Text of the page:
Ramadan, the ninth month of the Islamic lunar calendar, is the month of fasting for Muslims.
Fasting is one of the five pillars of Islam, and all throughout the Holy month of Ramadan, Muslims fast every day from early dawn to sunset. All physically, mentally healthy and mature Muslims around the world abstain from eating, drinking, smoking and all other physical needs.
When it comes to oral hygiene and dental treatments, what should dental providers and fasting patients know about Ramadan?
What do people gain from fasting?
Fasting allows learning self-restraint from indulgence in everyday pleasures, developing self-control and self-discipline, purifying the mind and the body, and empathizing with the poor and hungry.
Health-wise, fasting involves powerful therapeutic processes that can help people recover from mild to severe health conditions. Fasting can lower blood sugar, cholesterol and (systolic) blood pressure. In fact, Ramadan fasting would be an ideal recommendation for treatment of mild to moderate, stable, non-insulin diabetes, obesity and essential hypertension.
What are your advice on oral hygiene for people who are fasting? Can they still brush, floss and use mouthwash as usual?
Toothpastes are allowed during the holy month of Ramadan, although some scholars of Islam consider the use of toothpaste to be highly undesirable because deliberate or accidental swallowing of them will nullify the fast.
You can always brush and floss thoroughly before sleeping at night and I recommend brushing after Suhoor (pre-dawn meal). Brushing twice daily is sufficient for oral disease prevention.
Mouthwashes are commonly prescribed by dentists as an adjunct to oral hygiene. Some patients may be reluctant to use mouth wash for fear of unintentionally swallowing some. If this is the case, you can use it outside fasting hours as advised by your dentist.
Will dental treatments/procedures and administration of an aesthetic (injections) nullify the fast?
Some patients think that actions that take place during dental procedures will nullify their fast but local anesthetics (injections) are permissible forms of treatments for those who are observing Ramadan. However, when patients are reluctant, it is best to re-schedule or delay treatments especially if there is no acute pain/discomfort.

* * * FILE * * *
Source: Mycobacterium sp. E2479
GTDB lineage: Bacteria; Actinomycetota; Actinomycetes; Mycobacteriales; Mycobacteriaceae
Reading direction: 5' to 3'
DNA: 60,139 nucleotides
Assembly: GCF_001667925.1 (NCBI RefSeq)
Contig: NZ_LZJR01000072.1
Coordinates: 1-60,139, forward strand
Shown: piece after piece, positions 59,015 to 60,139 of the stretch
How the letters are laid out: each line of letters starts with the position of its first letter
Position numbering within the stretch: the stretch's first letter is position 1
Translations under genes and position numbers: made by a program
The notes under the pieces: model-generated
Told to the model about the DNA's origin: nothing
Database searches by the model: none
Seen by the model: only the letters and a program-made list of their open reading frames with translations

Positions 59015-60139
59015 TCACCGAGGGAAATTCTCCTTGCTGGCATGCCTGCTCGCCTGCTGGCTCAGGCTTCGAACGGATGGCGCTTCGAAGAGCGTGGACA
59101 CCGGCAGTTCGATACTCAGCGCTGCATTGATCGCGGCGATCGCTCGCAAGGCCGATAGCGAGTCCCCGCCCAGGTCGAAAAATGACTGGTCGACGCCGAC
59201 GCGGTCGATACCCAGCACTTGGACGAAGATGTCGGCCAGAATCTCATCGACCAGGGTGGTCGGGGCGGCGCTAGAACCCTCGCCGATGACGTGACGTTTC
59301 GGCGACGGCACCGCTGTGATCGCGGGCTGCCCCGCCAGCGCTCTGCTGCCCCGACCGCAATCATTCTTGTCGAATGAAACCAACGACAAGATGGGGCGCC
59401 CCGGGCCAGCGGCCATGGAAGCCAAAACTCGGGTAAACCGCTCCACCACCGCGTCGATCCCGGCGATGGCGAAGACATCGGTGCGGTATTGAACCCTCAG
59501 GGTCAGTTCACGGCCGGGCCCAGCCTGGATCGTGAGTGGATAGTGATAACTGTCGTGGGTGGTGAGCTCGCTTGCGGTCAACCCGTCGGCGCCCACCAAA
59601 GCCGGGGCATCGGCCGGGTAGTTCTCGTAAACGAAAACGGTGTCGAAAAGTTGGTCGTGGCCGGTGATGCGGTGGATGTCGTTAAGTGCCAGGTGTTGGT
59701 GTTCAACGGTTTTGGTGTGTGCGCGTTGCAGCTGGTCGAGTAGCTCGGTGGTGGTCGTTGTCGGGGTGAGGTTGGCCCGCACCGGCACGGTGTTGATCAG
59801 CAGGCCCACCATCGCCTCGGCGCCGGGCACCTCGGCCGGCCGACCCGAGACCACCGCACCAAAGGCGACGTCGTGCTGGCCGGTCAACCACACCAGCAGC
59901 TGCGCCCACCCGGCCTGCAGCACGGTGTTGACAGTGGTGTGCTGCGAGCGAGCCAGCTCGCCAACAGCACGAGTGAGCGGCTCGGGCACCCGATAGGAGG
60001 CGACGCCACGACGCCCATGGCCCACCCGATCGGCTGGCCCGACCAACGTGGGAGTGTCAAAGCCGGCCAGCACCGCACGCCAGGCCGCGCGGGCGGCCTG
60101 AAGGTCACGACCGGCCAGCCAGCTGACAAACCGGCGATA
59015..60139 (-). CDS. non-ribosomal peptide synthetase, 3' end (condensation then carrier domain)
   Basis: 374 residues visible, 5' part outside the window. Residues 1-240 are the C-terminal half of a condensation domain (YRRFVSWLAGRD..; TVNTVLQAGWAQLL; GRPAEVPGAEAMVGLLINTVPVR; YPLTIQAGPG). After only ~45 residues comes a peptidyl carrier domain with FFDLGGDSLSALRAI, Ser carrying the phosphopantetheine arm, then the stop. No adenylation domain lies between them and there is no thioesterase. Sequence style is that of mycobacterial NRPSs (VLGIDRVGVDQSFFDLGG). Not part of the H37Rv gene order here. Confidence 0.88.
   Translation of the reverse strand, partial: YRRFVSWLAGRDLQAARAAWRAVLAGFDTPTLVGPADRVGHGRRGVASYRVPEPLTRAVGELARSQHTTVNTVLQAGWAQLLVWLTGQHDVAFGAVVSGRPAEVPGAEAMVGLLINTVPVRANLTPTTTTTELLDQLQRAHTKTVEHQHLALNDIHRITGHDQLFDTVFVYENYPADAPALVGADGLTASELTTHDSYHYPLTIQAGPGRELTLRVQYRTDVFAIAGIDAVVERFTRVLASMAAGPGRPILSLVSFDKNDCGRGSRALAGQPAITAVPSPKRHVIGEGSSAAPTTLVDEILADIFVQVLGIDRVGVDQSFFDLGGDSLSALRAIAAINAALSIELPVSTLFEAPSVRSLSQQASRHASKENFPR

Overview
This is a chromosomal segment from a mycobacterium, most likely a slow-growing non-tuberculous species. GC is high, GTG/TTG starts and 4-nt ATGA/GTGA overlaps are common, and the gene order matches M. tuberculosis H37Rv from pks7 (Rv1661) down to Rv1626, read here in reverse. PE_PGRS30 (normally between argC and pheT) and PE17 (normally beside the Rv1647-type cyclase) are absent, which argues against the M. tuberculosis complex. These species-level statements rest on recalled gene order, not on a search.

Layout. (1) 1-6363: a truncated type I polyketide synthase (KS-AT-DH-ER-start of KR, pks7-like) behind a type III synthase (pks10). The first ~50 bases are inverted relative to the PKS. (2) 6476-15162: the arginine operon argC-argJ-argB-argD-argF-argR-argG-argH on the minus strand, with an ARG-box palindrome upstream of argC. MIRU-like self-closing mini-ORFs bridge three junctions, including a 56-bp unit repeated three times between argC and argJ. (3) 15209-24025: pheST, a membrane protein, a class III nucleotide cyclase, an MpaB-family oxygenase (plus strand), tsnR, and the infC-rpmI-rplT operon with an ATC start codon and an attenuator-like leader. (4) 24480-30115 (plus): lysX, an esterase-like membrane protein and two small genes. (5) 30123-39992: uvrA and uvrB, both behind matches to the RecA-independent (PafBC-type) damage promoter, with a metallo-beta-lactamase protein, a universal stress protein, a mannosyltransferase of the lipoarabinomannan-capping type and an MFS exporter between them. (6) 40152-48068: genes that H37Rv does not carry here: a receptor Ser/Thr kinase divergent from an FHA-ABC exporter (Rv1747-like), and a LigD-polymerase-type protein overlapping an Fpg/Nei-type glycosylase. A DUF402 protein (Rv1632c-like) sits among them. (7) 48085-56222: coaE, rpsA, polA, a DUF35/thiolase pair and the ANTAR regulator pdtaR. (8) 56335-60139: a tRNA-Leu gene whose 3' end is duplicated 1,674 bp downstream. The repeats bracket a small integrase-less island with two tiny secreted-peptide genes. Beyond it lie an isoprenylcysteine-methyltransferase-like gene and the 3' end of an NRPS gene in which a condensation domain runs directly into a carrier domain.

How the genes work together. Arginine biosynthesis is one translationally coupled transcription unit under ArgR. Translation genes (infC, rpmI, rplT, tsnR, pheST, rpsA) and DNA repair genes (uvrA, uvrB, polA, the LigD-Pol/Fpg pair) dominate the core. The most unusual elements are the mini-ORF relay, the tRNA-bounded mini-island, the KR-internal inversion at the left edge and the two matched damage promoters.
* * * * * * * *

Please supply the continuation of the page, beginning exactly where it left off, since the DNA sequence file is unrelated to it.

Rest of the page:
Are there dental procedures that should be postponed by fasting patients if the treatment dates fall on Ramadan?
Dental treatments and preventative procedure (including restorations, scaling and extractions) do not invalidate the fast, but some patients are unwilling to have procedures done due to difference in their views.
Patients who require immediate or advanced treatment, like those who suffer from deteriorating chronic illness or those who face dental emergencies, could break the fast. If it is possible, the dentist can delay or re-schedule treatments for their patients.
What’s your advice on patients who are taking medications and who want to fast?
Oral medications are not permissible and invalidate the fast. If you fall ill and avoiding medication could result to harm and is life-threatening, it’s allowable to break the fast.
When a dental problem occur during the holy month of Ramadan and medications are needed, you can discuss with your dentist. He or she may be able to adapt your medications and/or the dosage.
What are your health tips for people who are fasting?
Don’t skip Suhoor. Don’t overeat during Iftar (dinner). Avoid eating fried foods, salty foods and high-sugar foods. Drink as much water as possible.
Keep your meals healthy. Whenever possible, opt for steaming, grilling or baking. If you use oil for cooking, settle for healthy options like canola oil.
Drink plenty of water (drink of choice), juices, milk and soups. Cut down on coffee, tea, soda and all other caffeinated drinks – they have diuretic effects and thus dehydrate the body.